It's important to make certain you are fully prepared when purchasing a new home. Buying a home is both an exciting time and, to some, a frightening experience. Dealing with insurance, home repairs, property taxes, and mortgage loans can all be real challenges if you are not fully prepared to deal them. Consider these guidelines to help you streamline this decision and maybe help you to consider points you may not have thought of.
*How much would renting a similar property cost in the same community? If rental rates are considerably less than what a title mortgage payment, insurance, and taxes will cost, it might make more sense to rent than to own. Your real estate agent can show you rental listings that you typically can't find without a Realtor.
*Don't forget to consider how long your commute to work would be from those neighborhoods. Try driving the route a few times to get a feel for it, just to make sure the daily back and forth isn't a deal breaker. An hour commute may not seem like much at first, but after a month or two, you may feel differently, and you'll have to factor the cost of fuel into your monthly budget.
*Take stock of your budget, especially your income and expenses.Consider your current car loans, employment, credit card debt, and so on. Try to avoid any major financial changes while shopping for a new house, as changes in your credit ratios can have a serious impact on your approval chances. A deal that started off approved can later be rejected if you were to, for example, purchase a new car before the deal closed.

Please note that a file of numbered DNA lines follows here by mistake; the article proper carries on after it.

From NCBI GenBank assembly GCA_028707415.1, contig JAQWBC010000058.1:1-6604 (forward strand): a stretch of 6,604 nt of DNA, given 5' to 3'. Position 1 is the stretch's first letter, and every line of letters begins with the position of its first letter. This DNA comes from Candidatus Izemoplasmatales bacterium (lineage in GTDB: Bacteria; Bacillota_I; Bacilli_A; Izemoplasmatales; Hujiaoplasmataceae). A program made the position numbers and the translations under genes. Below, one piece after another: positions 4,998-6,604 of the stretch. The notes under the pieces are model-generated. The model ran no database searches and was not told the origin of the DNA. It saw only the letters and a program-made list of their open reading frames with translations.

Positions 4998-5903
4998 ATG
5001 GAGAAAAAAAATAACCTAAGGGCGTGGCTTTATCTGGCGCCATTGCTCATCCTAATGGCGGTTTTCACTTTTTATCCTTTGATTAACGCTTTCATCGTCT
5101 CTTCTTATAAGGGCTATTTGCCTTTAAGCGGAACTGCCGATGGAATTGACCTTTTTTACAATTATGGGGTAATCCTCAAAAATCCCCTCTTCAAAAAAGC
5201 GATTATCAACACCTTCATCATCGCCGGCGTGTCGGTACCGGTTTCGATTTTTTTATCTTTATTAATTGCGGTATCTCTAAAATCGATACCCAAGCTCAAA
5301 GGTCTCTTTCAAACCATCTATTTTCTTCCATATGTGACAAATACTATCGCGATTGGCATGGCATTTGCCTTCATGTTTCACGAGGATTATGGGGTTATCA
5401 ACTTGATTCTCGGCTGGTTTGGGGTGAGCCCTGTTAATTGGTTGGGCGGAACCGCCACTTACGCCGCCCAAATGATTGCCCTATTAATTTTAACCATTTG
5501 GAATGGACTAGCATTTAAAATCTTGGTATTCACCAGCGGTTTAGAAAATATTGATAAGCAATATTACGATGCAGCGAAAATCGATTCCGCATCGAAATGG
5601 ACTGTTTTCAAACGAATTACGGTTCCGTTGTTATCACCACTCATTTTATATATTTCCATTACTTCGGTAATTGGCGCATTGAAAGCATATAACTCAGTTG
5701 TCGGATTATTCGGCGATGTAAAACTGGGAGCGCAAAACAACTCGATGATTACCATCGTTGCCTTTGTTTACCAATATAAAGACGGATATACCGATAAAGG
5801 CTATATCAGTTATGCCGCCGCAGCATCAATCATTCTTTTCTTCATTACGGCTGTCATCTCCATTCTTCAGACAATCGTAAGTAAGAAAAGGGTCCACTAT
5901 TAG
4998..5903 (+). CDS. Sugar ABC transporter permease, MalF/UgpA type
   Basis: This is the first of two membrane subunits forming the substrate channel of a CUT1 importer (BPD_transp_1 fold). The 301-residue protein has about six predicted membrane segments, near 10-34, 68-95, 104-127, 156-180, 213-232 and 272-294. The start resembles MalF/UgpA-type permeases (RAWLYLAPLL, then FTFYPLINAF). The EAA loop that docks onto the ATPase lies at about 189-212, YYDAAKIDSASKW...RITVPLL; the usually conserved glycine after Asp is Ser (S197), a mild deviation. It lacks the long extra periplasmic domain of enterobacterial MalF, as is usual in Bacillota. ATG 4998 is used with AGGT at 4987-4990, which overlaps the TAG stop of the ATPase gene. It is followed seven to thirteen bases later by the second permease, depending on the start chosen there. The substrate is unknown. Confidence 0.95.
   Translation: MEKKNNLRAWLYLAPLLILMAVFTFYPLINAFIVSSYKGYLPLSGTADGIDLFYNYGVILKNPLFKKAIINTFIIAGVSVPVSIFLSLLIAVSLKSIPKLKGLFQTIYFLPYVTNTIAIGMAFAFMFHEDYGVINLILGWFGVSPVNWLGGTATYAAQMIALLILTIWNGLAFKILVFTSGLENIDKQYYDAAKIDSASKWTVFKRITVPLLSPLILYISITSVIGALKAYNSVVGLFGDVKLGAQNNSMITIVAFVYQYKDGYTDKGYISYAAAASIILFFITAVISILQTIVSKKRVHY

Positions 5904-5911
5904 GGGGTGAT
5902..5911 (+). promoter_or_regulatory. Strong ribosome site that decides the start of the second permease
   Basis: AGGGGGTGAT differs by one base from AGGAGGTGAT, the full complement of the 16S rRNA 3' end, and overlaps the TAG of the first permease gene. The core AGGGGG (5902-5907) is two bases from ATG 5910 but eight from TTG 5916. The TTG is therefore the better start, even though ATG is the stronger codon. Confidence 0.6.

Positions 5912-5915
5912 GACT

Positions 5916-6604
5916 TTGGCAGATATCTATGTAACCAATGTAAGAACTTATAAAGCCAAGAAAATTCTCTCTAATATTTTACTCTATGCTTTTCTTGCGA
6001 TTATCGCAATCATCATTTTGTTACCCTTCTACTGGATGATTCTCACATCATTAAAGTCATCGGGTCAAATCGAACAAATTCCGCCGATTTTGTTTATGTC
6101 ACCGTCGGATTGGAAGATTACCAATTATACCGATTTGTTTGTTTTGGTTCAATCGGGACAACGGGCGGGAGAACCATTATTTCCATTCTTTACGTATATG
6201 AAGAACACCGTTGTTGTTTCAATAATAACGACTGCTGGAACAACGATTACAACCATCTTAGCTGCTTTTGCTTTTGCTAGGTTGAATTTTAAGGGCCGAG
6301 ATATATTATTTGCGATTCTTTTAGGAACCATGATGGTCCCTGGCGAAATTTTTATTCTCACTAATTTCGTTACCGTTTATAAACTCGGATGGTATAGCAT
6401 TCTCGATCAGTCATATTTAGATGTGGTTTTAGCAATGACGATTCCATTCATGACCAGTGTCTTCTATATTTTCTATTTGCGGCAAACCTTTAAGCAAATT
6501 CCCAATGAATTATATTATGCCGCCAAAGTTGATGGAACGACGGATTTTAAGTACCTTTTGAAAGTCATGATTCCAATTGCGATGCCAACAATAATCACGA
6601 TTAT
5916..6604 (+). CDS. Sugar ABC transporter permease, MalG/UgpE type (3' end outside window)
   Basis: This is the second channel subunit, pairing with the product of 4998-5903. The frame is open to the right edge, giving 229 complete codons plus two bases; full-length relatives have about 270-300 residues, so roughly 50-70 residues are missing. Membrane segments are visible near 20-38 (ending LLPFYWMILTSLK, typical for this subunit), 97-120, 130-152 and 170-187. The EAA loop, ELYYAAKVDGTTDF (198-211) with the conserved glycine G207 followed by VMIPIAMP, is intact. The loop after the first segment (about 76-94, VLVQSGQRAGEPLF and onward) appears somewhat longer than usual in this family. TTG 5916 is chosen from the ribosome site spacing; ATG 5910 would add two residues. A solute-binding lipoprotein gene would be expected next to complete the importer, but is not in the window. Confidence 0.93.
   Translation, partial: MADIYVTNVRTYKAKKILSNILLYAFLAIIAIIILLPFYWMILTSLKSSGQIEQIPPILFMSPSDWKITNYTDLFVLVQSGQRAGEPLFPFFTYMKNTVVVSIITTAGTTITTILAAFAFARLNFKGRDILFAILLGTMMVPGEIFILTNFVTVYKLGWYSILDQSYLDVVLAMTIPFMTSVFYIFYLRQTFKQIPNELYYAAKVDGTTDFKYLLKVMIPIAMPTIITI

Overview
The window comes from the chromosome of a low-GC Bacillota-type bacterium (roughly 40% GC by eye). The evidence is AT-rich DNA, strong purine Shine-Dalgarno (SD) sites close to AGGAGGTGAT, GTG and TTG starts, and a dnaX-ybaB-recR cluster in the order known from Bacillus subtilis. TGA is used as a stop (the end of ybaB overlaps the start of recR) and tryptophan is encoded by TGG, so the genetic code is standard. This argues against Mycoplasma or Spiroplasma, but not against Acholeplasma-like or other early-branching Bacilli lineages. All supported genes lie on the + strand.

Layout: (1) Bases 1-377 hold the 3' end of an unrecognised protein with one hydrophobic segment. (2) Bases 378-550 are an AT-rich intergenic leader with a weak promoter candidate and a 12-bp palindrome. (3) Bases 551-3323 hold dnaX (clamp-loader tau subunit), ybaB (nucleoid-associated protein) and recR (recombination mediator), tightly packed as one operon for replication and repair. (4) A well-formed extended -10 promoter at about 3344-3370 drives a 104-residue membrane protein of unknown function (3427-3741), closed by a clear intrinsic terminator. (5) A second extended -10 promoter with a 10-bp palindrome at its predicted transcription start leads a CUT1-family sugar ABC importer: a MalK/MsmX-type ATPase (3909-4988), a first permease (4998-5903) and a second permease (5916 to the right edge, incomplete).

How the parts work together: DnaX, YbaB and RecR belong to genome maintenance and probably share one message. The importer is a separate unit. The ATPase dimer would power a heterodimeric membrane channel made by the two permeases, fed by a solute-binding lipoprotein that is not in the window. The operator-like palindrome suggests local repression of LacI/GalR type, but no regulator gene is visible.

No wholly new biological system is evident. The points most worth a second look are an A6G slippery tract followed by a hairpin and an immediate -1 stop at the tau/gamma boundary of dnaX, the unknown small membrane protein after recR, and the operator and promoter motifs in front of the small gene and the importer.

*Think about what schools and neighborhoods you believe would suit your family. It's especially important to consider the education options available in your area. Take the time to plan visits to the local schools and ask about their programs and curriculum. Learn about the differences between the public, private, and charter schools so you can make an informed decision about the area and which school is right for your family.
*Have an understanding of what kind of credit you have. You will want to get pre-approved on a mortgage loan before looking at properties. The US Government proves one free credit report every year. You can get reports from all three bureaus at numerous websites. If there are any discrepancies, file complaints through the bureaus.
*Choosing the home that best suits your needs. There are plenty of options when considering residential properties: multi-family buildings with two to four units, townhouses, condos, and traditional single-family homes. Depending on what your goals are in owning a home, you'll need to weigh the pros and cons of each to decide which property is right for you. You might also consider saving on the purchase price by going with a fixer-upper. Just be careful not to get in over your head, as the time, money, and labor involved in transforming your fixer-upper into your dream home may prove more than you bargained for.